Wednesday, 28 April 2010


In production and due for release in 2011, The Mighty Thor directed by Kenneth Branagh, sounds promising for another Marvel comic adaptation - despite worries about whether anyone can refine mythology involving a pantheon of Norse gods into a contemporary fantasy scenario that will entertain a mainstream audience. Asgardian epics worked just fine on four-colour pages, but can the peculiar content of Thor comics be transferred to genre cinema in compelling style without becoming (endearingly?) silly or, even worse, embarrassingly stupid or unforgivably pretentious?    

The challenges of archaic language used in Stan Lee and Jack Kirby's comicbook series have reportedly been avoided by the film's writers (at risk of upsetting the purist element of Thor fandom!) by opting for today’s colloquial English - but hopefully not vagaries of ‘Amglish’ (from which the phrase ‘oh my god’ acquires some new Americanism of cringe-worthy potential!), and this curiously ignores all the possibilities that are offered by tapping into Branagh’s experience at making films out of Shakespeare's texts.

Amongst many other pitfalls to be evaded, principal casting of some puny humans (not as mere templates for CGI creations, presumably) as various Norse deities has a rather amusing ‘international’ flavour, so far…
  • Australian Chris Hemsworth (Kirk’s dad in Star Trek) plays thunder god Thor
  • Welshman Anthony Hopkins could make a worthy all-father as Odin
  • Swedish star Stellan Skarsgård is likely to be good as Silvig
  • Irish beefcake Ray Stevenson (vigilante Frank Castle in Punisher: War Zone) is cast as Volstagg   
  • English–as–Eton, Tom Hiddleston comes from TV acting, for prime villainy of Loki
  • Japanese actor Tadanobu Asano is – intriguingly – assigned the role of Hogan 
  • Californian Rene Russo portrays Frigga (no jokes, please)
  • Another American actress, Jaimie Alexander (from slasher movie Rest Stop) plays Sif, consort of Thor
  • Israel-born actress Natalie Portman, interestingly, plays nurse Jane Foster 

In the comics, Jane was assistant of Dr Don Blake, the mortal who transforms into Thor, but it’s unclear, at time of writing this, whether the character of disabled medic Blake appears in this film or not. Other geeky questions and concerns include: will they keep iconic features of the comic like Thor’s magic hammer (with unpronounceable name ‘Mjöllnir’), or will he just get a battleaxe? If the film’s plot follows that familiar tale about Odin’s punishment of Thor with exile to Earth, will the storyline lapse into cliché as yet another example of tedious father–and–son reconciliation themes which infect nearly all Hollywood products nowadays?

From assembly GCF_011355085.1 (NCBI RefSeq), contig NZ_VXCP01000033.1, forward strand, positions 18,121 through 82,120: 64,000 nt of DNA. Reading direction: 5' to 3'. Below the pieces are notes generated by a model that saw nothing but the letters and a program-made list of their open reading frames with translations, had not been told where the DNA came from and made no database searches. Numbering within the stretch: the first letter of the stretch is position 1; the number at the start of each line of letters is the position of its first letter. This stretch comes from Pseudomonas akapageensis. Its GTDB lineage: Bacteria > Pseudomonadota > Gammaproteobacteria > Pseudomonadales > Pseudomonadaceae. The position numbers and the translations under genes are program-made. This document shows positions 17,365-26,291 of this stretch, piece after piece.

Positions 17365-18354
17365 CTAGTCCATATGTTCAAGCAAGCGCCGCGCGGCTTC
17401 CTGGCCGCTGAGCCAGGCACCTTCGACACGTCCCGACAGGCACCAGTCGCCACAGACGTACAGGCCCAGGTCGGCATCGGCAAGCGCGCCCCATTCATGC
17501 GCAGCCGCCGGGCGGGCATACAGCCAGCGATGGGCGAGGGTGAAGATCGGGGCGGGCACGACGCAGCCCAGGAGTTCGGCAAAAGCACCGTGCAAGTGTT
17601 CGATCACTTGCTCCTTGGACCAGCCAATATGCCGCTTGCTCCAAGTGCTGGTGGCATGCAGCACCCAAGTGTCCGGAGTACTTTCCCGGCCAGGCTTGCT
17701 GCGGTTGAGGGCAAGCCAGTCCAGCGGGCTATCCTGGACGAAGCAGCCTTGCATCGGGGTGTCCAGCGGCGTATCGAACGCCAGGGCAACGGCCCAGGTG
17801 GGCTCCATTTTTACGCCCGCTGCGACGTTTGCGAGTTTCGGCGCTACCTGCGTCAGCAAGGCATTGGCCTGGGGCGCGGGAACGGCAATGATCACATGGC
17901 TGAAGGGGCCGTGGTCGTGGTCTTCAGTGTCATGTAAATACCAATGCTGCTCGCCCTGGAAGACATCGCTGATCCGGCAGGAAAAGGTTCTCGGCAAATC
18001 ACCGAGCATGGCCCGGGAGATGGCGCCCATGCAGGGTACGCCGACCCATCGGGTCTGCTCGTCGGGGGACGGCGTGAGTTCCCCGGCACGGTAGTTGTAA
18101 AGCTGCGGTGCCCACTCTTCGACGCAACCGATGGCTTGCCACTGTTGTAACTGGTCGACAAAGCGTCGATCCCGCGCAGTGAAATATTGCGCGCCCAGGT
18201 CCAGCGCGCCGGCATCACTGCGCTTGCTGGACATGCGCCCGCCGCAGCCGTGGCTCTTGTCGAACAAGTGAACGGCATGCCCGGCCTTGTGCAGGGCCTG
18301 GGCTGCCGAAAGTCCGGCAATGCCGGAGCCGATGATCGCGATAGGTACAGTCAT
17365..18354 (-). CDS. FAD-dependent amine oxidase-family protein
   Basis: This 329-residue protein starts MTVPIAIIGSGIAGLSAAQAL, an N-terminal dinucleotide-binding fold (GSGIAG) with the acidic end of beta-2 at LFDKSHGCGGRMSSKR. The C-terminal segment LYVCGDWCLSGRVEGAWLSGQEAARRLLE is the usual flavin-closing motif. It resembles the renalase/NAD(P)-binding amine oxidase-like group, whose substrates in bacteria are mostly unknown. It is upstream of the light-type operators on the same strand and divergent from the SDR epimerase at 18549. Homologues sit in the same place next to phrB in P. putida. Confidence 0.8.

Like both Iron Man films, and forthcoming Captain America remake ('First Avenger…' reportedly stars Chris Evans, from Fantastic Four movies), Thor is part of build-up to Joss Whedon’s mooted 'Avengers' epic (we can only hope that it follows revisionist trend established by Ultimates comics, not the Avengers' 1960s' origin story), in prep for 2012. Ah, that’s a year of apocalypse, right? Verily not…

Saturday, 24 April 2010

Paranormals whatever

Although I find publishers’ marketing trendiness for so-called paranormal/ supernatural romance books a vaguely interesting cross-genre project, I have avoided reading any of those novels… There are simply too many series of books, the market is obviously swamped, and I prefer TV adaptations of such things on DVD – amongst a batch of boxsets, I watched Blood Ties (based on Tanya Huff’s Vicki Nelson series), and I’m likely to be reviewing True Blood (derived from Charlaine Harris’ Sookie Stackhouse books) for Black Static, soon.   

My concern is whether such experimenting with varied tropes is any kind of genuine literary development or worthwhile genre progress..? By making traditional horror’s creatures (vampires and werewolves, especially) the heroes/ heroines or characters in modern romantic dramas, former subgenre menaces have lost much of their gothic appeal (Buffy has a lot to answer for), and such contemporary over-familiarity risks domesticating the monsters. What’s happening to essential otherness of horror in all this? Is ‘urban fantasy’ just another gimmicky category label for bookshops or does it represent horror tamed into mediocrity? 

Hopefully, new vampire anthology, The Bitten Word (Newcon Press) - which I bought at the World Horror Convention in Brighton, will contribute something… terrifying or fascinating to whatever’s the next big thing or movement for independent publishing. Back in 1985, Tom Holland’s comedy-drama Fright Night had a vampire moving in next door to a horror fanboy, and then kidnapping/ seducing a teenager’s girlfriend, but at least Fright Night’s vampire remained (mildly) scary. When horror abandons subversive traits, adopting/ favouring romantic plots instead, and ghastly monsters/ transforming creatures are domesticated, we get awfully boring soap opera/ sitcoms like TV series Being Human.